West coast lack of lightning

When I was a young boy in St. Louis, MO, my dad and I considered it good entertainment to sit on the balcony of our apartment and watch the lightning storms. There’d be a good crack every half minute or so, not counting all the little ones sometimes in between.

In 1980, we moved to the L.A. area. No lightning. Not no rain, just no lightning. I can barely recall the last time I heard a real good thunder clap. Of course it does happen occasionally, but every time I remark on it to myself because it’s been so long since the last time. Why is that?

Maybe it’s because we rarely have tornadoes.
Actually, thunderstorms, which give you the joys of both tornadoes and lightning. Thunderstorms, sans tornadoes, are pretty cool.
Oh well, we’ll just have to suffer the sunshine. :slight_smile:

Work like you don’t need the money…
Love like you’ve never been hurt…
Dance like nobody’s watching! …(Paraphrased)

Lightning usually comes with thunderstorms (as if you couldnt tell :)). Since California gets most of its rainy weather in the winter, there isn’t much heat to cause the uplift of moisture to cause thunderstorms, so no lightning. Up here in Central California (Coast), i can remember a few times getting some lightning, but not much. Just recently a couple of weeks ago we got a really good lightning storm. Lasted from 2pm one day and extended til the early morning hours of the next day. They also touched off a wildfire.

That makes a great deal of sense, and explains why nearby Tucson gets a great deal of lightning-- because Tucson has most of its rain in the summer.

Ok, but what exactly is a thunderstorm? Are you saying that having a lot of moisture in the air in general is what contributes to lightning? And because the colder air is likely to be drier, there isn’t much lightning out this-a-way?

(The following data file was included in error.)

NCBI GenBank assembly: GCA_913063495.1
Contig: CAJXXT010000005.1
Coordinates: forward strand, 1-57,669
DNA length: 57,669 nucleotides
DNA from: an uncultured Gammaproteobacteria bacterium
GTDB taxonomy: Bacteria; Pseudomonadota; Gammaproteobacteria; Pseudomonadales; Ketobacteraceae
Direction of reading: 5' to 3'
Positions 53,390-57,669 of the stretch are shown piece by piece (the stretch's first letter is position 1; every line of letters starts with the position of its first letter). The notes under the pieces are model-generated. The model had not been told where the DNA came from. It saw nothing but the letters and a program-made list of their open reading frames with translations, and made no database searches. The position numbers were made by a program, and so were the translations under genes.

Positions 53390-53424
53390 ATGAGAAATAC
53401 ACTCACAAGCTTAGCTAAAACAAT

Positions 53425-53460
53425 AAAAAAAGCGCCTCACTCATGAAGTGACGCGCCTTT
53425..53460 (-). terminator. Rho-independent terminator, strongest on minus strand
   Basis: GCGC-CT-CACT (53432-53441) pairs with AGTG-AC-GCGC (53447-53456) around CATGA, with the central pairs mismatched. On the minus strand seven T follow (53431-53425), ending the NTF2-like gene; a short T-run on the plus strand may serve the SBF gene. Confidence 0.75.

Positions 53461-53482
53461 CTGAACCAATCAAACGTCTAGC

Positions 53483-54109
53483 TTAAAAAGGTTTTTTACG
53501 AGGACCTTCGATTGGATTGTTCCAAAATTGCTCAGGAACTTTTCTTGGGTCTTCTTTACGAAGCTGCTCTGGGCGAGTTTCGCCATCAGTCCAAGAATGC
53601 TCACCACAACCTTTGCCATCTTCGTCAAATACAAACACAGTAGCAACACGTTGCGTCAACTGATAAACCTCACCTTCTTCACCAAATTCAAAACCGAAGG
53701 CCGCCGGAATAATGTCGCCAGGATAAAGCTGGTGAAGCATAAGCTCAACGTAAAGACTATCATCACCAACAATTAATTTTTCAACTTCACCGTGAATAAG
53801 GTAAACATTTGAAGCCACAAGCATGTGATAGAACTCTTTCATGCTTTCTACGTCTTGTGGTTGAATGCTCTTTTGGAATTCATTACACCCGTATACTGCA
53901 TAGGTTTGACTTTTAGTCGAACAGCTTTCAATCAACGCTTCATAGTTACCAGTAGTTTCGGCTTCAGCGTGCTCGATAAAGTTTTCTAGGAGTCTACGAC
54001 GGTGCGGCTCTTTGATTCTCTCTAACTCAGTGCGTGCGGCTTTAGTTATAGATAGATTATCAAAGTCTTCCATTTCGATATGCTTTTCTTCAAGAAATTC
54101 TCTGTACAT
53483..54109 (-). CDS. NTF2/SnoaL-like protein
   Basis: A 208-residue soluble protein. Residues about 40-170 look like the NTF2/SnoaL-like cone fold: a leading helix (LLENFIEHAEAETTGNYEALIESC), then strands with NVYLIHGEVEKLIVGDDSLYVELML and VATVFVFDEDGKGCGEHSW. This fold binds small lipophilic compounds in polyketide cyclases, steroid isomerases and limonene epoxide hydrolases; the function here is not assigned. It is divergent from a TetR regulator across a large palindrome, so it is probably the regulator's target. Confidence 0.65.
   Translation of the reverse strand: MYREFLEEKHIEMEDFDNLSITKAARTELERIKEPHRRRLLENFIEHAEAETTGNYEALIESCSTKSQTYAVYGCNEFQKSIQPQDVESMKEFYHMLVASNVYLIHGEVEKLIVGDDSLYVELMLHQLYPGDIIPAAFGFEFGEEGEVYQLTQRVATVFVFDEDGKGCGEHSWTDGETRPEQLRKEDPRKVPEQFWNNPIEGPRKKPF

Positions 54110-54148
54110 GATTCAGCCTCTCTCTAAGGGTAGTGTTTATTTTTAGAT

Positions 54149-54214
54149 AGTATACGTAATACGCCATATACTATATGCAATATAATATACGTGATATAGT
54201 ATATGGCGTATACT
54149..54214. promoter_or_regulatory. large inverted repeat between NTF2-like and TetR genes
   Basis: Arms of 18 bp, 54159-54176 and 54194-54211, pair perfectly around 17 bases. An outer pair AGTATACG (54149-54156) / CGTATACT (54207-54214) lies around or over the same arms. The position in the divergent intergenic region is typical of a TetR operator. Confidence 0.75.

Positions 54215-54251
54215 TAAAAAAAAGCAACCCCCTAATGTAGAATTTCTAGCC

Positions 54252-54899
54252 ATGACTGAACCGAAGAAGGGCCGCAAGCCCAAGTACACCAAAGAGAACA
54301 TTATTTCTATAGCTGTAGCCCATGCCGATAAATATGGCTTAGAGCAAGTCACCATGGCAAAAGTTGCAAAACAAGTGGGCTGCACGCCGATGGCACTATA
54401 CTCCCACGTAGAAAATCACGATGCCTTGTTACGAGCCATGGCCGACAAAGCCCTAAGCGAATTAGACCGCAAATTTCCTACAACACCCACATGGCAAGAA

An additional question:

If L.A. is right next to a rather large body of water that is evaporating quickly on summer days, why doesn’t it rain very often in the summer? The mid-west USA often has warm summer day rains. I’ve thought of the elevation difference, but I can’t make out how that affects it, if both places have the same temperature on a given day.

If I may be allowed to play dumb-ass weatherman:

The reason you see thunderstorms in the midwest is due to warm, moist air from the Gulf of Mexico colliding with colder, drier Canadian air. The collisions of these two air masses make the gods displeased and so we have storms and tornadoes.

“My hovercraft is full of eels.”

Warm moist air rises. When it gets to a certain altitude in the sky it condenses into water droplets, forming clouds. This motion (From what I hear) causes a static charge to build up within the cloud.

Warm moist air rises more readily than cold moist air (the kind that makes our winter storms cold and soggy). Big, tall thunderstorms are very moisture laden and have very strong updrafts. Here in winter we have big storms (heavy rain and high winds) but they don’t have the strong updrafts seen in thunderstorms, so we don’t get the charges built up, so no thunderstorm (usually).

We also rarely get hail also. If we do it’s the size of grains of rice, further demonstrating our winter storms don’t have the strong updrafts associated with thunderstorms.